There are a lot of changes that come with the 2018 tax reform. Here is a quick look at the major changes. For an in-depth look please visit The Motley Fool. Either way, you will need a tenured accountant to ensure you maximize your deductions and are in compliance with all changes. The NTRC team is here to assist with both your individual and business taxes. Reach out today to learn more.
The initial goal was to reduce the number of tax brackets from seven to three, but seven remain. However, they have changed significantly so you must check with your accountant to see if you are in a new tax bracket. One of the primary goals was to eliminate what is referred to as the ‘marriage penalty’ which would often bump two equally earning individuals up to a higher tax bracket when transitioning from filing individually to joint. It’s not perfect but the impact has lessened.
Capital Gains Taxes
The capital gains tax system is for the most part the same but there are a few changes:
- Short-term capital gains are taxed as ordinary income, but since the tax brackets have changed you will be taxed on capital gains at a new rate.
- The capital gains income thresholds are not aligned with the new tax brackets. Again, this will change the rate at which your capital gains are taxed.
- The 3.8% net investment income tax for high earners remains but will likely be removed if ACA is repealed.
Tax Breaks For Dependents
The personal exemption is going away which will impact families with multiple children. However, the expanded Child Tax Credit will help to make up this difference. It doubles the credit from $1,000 to $2,000 for qualified dependents under the age of 17. The amount of this credit that can be refunded rises to $1,400. Parents can claim a nonrefundable $500 for qualified dependents over the age of 17. The Child and Dependent Care Credit remains in place.
Education Tax Breaks
The Lifetime Learning Credit and Student Loan Interest Deduction are still in place, as well as the exclusion for graduate school tuition waivers. However, the 2018 tax reform expands the use of the 529 college savings plan to include private school and tutoring for grades K-12.
Mortgage interest deductions can now only be taken on mortgage debt of up to $750,000—down from $1 million. This applies to mortgages dated after December 15, 2017. Existing mortgages are grandfathered in. Home equity interest can no longer be deducted, but home equity debt may qualify.
Medical Expense Deductions
Medical expense deductions have been reduced from 10% of AGI to 7.5%. This is retroactive to the 2017 tax year.
State And Local Taxes
The state and local taxes (SALT) deduction is now limited to a total deductible of $10,000. This includes income, sales, and property taxes.
Deductions That Are No Longer
It is essential to understand what expenses you must be tracking, both personally and professionally. When it comes to personal taxes, no more itemizing. Here are just a few other items that are no longer deductible:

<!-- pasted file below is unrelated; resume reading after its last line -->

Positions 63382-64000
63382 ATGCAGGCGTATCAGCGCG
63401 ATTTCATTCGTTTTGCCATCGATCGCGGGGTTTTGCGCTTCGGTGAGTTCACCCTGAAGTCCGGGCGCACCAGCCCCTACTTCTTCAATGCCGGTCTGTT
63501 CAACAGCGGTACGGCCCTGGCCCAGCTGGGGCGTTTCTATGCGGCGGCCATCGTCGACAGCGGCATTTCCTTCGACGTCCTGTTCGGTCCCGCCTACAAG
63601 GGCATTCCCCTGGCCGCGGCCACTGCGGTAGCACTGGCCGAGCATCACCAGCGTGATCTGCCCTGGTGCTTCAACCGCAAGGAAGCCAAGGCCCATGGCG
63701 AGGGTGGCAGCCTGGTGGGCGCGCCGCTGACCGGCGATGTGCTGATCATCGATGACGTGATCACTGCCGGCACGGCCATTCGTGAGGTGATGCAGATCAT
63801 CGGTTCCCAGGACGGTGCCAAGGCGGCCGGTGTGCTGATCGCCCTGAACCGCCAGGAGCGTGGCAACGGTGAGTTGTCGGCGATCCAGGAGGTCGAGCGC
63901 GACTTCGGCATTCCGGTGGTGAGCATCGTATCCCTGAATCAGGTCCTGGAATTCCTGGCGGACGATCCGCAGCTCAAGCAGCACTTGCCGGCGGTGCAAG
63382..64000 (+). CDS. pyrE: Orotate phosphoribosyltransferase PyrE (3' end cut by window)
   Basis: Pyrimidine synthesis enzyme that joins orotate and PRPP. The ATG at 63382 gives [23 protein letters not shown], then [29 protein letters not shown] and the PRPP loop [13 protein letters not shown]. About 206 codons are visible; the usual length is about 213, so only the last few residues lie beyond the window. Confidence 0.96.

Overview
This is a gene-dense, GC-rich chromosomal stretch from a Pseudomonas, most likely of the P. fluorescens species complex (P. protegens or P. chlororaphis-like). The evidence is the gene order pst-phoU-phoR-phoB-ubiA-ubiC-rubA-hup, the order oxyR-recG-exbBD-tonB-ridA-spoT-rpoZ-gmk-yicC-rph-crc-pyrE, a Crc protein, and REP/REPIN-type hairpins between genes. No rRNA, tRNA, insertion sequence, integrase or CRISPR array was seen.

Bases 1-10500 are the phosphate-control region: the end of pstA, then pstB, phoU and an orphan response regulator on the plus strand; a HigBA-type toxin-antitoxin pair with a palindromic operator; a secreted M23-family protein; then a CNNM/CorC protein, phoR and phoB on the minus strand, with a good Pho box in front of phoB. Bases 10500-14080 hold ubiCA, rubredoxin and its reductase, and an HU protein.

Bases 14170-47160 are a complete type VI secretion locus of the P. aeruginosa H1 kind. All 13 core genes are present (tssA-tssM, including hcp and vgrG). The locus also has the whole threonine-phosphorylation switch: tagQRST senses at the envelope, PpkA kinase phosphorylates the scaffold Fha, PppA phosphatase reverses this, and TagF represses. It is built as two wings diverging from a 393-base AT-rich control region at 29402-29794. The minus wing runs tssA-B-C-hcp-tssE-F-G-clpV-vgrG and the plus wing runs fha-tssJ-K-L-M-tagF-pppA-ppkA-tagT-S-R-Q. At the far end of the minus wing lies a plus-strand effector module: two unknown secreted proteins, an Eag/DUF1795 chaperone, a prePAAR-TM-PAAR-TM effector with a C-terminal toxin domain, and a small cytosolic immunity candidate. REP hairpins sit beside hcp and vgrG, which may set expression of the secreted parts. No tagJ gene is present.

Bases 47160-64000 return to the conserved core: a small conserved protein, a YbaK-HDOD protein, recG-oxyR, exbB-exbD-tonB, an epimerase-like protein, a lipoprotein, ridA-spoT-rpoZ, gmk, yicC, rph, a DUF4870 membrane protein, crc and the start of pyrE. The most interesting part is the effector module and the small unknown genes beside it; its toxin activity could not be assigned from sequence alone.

- Casualty and theft not attributed to a federally declared disaster
- Unreimbursed employee expenses
- Tax preparation expense
- Moving expenses
- Employer-subsidized parking and commuter reimbursement, with the exception of cyclists
There is no more penalty for not having health insurance.
Pass-Through Business Income
There are some major changes to pass-through business income taxes, which apply to sole proprietorships, LLCs, partnerships, and S corporations. Those who qualify can deduct 20% of their pass-through income. There are thresholds which vary significantly for professional-service business models.
New Alternative Minimum Tax Brackets
The AMT was designed to ensure that high earning couples and individuals pay their fair share of taxes. However, the bracket had not been adequately adjusted for inflation meaning that some middle class earners were paying higher taxes due to this law. The brackets have been changed to accurately adjust inflation.
- Singles are up to $70,300 from $54,300
- Married Filing Joint are up to $109,4000 from $84,5000
- Married Filing Separate are up to $54,700 from $42,250
Estate Tax Exemption
Estate tax exemptions for 2018 have been doubled. The new rates are an $11.18 million lifetime exemption for individuals and $22.4 million for couples. This means few families will be paying estate taxes for the time being.
Corporate Tax Rates
There is a flat C corporation tax rate of 21%. There are guidelines and thresholds but the new rates are simplified.
Territorial Tax System
No more double taxing of U.S. corporations for profits earned abroad. Previously businesses had to pay taxes in the foreign country their business operated in and in the U.S. To offset the loss of taxes on foreign profits, there is a one-time 15.5% repatriation rate on cash and foreign-held assets. Also, an 8% repatriation on liquid assets payable over 8 years.
As overwhelming as the changes listed above maybe they are only a handful of 2018 tax changes. To ensure that you adequately plan, track, prepare, and file your personal and professional taxes—reach out to the team at NTRC Tax and Finance today!